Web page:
Tertiary Education Chart, Original (Atlantic Monthly) Tertiary Education Chart, Kaiser Version 1

In the comments, zuil serip links to another set of redrawings, including this one:

Tertiary Education Chart, zuil serip version

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Comments (0) | Filed under: Charts and Graphs, Information Design, Visual Explanation

February 27, 2008, 1:06 pm

The Movie Money Landscape

By Henry Woodbury

The New York Times has a very nice interactive chart on The Ebb and Flow of Movies: Box Office Receipts 1986 – 2007, partially captured below:

The Ebb and Flow of Movies: Box Office Receipts 1986 - 2007

This visual explanation does many some things well. It uses both sides of the horizontal axis to double the amount of data displayed in a vertical slice of time. It avoids unnecessary gridlines and tick marks. It uses color to clarify the area plot for “total domestic gross” allowing easier comparison between movies with short and long runs (compare Shrek to Hannibal, for example). A “Find Movie” feature helps locate any release in the time frame and highlight it among its contemporaries.

All that is missing is a single view of the entire chart. Even a static thumbnail image would help illustrate seasonal and macro trends. Here’s a sample view of 1986 – 1990.

The Ebb and Flow of Movies: Box Office Receipts 1986 - 1990, Macro View

Update: Thanks to commenter “tomp” I’ve made a few edits. My original “double the amount of data” statement was off base. By using both sides of the horizontal axis, the chart may increase the number of peaks, but since the data is stacked (not overlapping as I originally assumed), this technique does not increase data density. The macro view would, in fact, be much easier to analyze if all the data was stacked in the same direction (upwards). I also replaced a reference to The Animal with Hannibal so that my point about total domestic gross would actually make sense.

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Comments (4) | Filed under: Business, Charts and Graphs, Information Design, Visual Explanation, Web Interface Design

January 9, 2008, 4:06 pm

Nightingale’s Rose

By Henry Woodbury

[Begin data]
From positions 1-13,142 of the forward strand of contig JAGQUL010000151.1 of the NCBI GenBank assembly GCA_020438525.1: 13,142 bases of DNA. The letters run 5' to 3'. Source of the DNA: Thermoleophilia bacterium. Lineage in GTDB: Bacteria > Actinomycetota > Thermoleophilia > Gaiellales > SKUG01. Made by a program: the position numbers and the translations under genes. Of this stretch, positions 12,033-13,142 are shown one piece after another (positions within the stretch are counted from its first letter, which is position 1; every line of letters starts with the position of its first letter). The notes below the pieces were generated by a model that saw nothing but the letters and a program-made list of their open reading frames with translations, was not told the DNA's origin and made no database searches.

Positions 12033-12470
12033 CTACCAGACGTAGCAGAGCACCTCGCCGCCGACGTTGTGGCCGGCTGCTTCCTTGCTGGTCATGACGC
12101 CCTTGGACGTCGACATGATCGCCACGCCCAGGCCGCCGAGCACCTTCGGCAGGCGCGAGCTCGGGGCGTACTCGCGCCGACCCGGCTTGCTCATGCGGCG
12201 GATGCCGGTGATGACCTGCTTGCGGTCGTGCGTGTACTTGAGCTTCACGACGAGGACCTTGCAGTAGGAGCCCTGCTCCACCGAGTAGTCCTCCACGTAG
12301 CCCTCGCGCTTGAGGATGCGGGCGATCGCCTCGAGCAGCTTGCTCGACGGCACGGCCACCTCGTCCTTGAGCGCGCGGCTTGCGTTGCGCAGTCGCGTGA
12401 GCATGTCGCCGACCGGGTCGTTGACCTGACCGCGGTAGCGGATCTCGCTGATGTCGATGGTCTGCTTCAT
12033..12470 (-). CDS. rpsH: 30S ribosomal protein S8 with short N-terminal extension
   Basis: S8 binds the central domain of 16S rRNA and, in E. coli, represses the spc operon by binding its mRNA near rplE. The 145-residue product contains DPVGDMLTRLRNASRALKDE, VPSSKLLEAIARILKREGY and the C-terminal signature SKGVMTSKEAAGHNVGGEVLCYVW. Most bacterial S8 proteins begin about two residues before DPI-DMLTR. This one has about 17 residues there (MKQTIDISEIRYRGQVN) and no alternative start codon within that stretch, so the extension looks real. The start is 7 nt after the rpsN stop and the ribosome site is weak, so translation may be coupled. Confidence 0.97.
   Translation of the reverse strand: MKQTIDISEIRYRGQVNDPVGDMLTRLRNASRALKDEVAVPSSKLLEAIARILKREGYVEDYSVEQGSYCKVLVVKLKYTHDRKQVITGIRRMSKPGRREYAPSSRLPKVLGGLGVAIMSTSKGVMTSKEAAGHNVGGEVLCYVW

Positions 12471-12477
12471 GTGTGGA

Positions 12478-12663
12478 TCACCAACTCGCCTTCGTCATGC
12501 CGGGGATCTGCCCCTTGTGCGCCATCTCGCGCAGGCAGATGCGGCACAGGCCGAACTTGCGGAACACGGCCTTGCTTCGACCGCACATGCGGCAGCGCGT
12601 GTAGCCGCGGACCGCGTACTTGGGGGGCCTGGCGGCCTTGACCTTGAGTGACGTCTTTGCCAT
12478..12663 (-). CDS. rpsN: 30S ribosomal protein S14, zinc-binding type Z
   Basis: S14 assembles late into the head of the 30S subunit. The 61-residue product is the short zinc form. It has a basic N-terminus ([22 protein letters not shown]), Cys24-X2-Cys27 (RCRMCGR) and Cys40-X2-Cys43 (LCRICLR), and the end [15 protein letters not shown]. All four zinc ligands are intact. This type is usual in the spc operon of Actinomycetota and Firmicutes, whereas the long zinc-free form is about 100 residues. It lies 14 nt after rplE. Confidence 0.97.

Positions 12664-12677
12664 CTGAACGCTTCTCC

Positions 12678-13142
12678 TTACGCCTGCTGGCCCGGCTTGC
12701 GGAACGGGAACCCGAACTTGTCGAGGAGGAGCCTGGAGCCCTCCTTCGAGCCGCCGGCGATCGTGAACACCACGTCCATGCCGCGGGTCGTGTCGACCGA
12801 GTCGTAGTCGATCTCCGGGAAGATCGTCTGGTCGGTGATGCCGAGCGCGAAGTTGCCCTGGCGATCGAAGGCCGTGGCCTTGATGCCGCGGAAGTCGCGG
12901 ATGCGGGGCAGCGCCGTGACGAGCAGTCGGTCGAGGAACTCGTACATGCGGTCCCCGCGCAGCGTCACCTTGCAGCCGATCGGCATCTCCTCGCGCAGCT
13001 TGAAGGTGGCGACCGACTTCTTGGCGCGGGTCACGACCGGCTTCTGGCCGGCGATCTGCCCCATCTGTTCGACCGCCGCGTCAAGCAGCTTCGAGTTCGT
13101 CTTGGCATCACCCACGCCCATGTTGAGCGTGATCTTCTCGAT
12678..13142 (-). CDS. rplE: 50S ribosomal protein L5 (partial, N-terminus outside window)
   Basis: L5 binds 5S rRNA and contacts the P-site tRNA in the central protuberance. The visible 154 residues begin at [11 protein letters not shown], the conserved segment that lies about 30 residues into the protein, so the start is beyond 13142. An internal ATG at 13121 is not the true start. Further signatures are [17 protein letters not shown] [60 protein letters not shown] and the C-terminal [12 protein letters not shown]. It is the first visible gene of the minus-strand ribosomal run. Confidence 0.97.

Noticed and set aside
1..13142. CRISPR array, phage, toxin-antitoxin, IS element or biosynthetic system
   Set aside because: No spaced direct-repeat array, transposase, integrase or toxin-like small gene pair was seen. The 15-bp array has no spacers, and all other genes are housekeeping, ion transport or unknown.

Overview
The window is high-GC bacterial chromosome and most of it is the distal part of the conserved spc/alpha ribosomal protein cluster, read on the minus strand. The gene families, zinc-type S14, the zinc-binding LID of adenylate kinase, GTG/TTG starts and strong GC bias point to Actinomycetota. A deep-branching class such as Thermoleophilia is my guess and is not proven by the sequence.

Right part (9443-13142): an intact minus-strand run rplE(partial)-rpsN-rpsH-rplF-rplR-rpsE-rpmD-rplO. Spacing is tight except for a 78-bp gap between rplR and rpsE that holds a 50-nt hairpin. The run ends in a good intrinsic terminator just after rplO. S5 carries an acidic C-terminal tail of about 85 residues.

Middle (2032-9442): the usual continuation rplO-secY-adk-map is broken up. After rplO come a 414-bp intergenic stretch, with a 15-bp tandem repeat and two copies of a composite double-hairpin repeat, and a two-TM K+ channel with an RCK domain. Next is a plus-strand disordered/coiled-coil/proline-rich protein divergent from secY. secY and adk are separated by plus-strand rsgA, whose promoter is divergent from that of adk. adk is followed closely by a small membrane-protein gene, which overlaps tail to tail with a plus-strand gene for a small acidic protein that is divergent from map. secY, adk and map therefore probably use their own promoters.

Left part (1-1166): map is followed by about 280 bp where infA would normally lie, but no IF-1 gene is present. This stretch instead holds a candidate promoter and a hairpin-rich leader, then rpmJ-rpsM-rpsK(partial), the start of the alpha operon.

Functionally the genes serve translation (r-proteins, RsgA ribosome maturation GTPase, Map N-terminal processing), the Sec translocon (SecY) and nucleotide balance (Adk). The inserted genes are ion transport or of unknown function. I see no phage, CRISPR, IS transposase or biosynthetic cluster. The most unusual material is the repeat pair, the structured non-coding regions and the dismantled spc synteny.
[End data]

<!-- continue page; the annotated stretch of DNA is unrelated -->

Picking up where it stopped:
Two ways of reading the word area — its general vs. its mathematical meaning — leads to confusion in this otherwise superb article on Charts in the Economist. The chart in question is Florence Nightingale’s “Diagram of the Causes of Mortality in the Army of the East.” The data is plotted by month in 30-degree wedges. In each month, red represents deaths by injury, blue death by disease, and black death by other causes:

Diagram of the Causes of Mortality in the Army in the East

The Economist explains how to interpret the diagram:

As with today’s pie charts, the area of each wedge is proportional to the figure it stands for, but it is the radius of each slice (the distance from the common centre to the outer edge) rather than the angle that is altered to achieve this.

Herein lies the confusion. In fact, the areas of the wedges are not proportional. The data actually maps to the radius of each wedge. It appears that in her annotation, Nightingale used the word area in the generic sense of section or range. The great sweep of blue around the center of each chart is an artifact of the unusual radial plot. Perhaps unintentionally, Nightingale overdramatized the facts that made her case.

Our Creative Director, Piotr Kaczmarek, recalibrated Nightingale’s chart to correct this error. The diagram below uses all the elements of the original, but makes the data proportional to area:

Diagram of the Causes of Mortality in the Army in the East, Adjusted

Nightingale’s diagram, often referred to as Nightingale’s Rose or Nightingale’s Coxcomb, represents one of the inherent risks in visual explanation. An image may be so visually interesting — so iconic (a rose, a coxcomb) — that we assume its conclusions without examining its data.

This is better: a stacked bar chart that introduces a scale (!), more readable labels, and a single chart for the entire 1854-1856 period. These changes provide context and continuity, and make clear the two campaigns of the war:

Diagram of the Causes of Mortality in the Army in the East, Stacked Bar Chart

UPDATE (January 14, 2008): In the comments, hstern recommends separating the three data types to allow better comparison. As it happens, Piotr created that chart as one of his alternatives to the radial plot. I’ve uploaded it below.

Diagram of the Causes of Mortality in the Army of the East, Bar Chart

UPDATE (November 22, 2010): In a BBC News Magazine article titled “Diagrams that changed the world” Marcus du Sautoy includes a link to this post. Welcome BBC readers!

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Comments (17) | Filed under: Charts and Graphs, Information Design, Visual Explanation

May 23, 2007, 2:09 pm

Worry Indicator

By Henry Woodbury

For all our focus on diagrams, sometimes illustration is the best explanation.

http://www.bearskinrug.co.uk/_articles/2007/05/17/the_worry_constant/

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Comments (0) | Filed under: Charts and Graphs, Illustration, Visual Explanation

April 16, 2007, 8:28 pm

If Tufte made a music video…

By Mac McBurney

Since I’m on a Tufte jag…

First, frequent commenter EB pointed us to discussion of a vaguely Tufte-esque video. This week our own Matt DeMeis sees and raises with a link to Le Grand Content. What’s next, a Best Parody of Information Design category at the Video Music Awards?

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Comments (1) | Filed under: Charts and Graphs, Infographics, Information Design, Visual Explanation